You’re right, I’m not sure what the hell just got into me. All that negativity talk about your squad somehow seeped into my analysis for the 2012 Super Bowl Champs. I’m not as concerned about Woodson’s transition to safety. He’ll be there in the base set, but the Packers play base in less than 1/3 of the time. In the nickel and dime, Woodson will be back in his normal slot position, going pick-six all year long. The saving grace, in my opinion, for the defense is that it doesn’t need to be top-10 in order for the Packers to win the Super Bowl. As I’ve detailed previously, the defense just needs to be average. Remember, last year’s Super Bowl defenses were statistically terrible during the season – though the NYG defense stepped up in the playoffs. And with our offense, an average defense will get the job done.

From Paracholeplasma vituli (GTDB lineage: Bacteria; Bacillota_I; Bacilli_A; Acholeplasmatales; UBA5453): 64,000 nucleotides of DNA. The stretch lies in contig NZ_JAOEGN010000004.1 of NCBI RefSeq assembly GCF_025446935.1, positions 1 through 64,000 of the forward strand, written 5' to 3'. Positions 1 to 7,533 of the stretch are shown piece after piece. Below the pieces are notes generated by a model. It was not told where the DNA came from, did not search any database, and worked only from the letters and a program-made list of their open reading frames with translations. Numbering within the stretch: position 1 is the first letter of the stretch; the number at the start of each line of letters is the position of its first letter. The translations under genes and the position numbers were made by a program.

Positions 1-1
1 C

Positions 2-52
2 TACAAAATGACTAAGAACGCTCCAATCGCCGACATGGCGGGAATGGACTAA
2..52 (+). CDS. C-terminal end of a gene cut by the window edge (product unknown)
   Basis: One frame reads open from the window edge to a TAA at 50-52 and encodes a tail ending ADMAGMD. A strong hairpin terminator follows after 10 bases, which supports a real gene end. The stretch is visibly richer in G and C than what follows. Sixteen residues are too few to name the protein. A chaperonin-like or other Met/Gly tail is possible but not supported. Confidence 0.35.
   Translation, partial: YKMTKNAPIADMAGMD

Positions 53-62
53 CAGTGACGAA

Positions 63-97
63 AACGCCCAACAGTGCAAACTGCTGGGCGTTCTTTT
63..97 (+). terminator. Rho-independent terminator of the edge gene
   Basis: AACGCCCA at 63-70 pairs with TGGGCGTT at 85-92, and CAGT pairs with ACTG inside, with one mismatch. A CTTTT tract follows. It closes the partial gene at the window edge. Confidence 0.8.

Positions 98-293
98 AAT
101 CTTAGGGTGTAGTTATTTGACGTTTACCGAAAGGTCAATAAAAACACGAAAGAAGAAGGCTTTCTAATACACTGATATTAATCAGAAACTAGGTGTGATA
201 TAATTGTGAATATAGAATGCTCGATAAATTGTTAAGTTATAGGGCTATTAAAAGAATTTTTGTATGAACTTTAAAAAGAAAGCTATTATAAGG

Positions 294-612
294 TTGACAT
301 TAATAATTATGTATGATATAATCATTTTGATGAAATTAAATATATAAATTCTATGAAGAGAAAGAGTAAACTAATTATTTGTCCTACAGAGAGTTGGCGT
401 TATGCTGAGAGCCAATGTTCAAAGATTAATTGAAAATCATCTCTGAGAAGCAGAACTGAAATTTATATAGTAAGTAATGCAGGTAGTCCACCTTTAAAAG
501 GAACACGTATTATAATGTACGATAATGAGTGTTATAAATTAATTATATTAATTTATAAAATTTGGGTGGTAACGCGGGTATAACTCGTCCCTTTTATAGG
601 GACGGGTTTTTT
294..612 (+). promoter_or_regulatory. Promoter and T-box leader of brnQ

Using that seemless transition, hey, let’s talk about that offense. It’s the best offense ever. A-Rodg is the best QB ever. We will score when we want and how we want, and A-Rodg may only get hurt this season from throwing down so many Championship Belts.

Vikings Rube

From one extreme, the Packers secondary could not stop a good high school squad, to the other, Rodgers is the best QB ever. The latter statement is utterly preposterous. The best QB ever does not get trounced at home in the first round of the playoffs. Nor does he suffer game losing fumbles to tewible linebackers who may or may not have sold me a double cheeseburger yesterday. Rodgers might not even be the best QB in the league yet. He is certainly in the conversation, but, if Super Bowls is the measure by which everything is judged (as Packer fans love to remind Vikings fans), then Tom Brady is the best QB in the league.

Packers Roob

Maybe not the kid that Brent Favre was, Rodgers is definitely a leader and the Packers will only go as far as he can take them.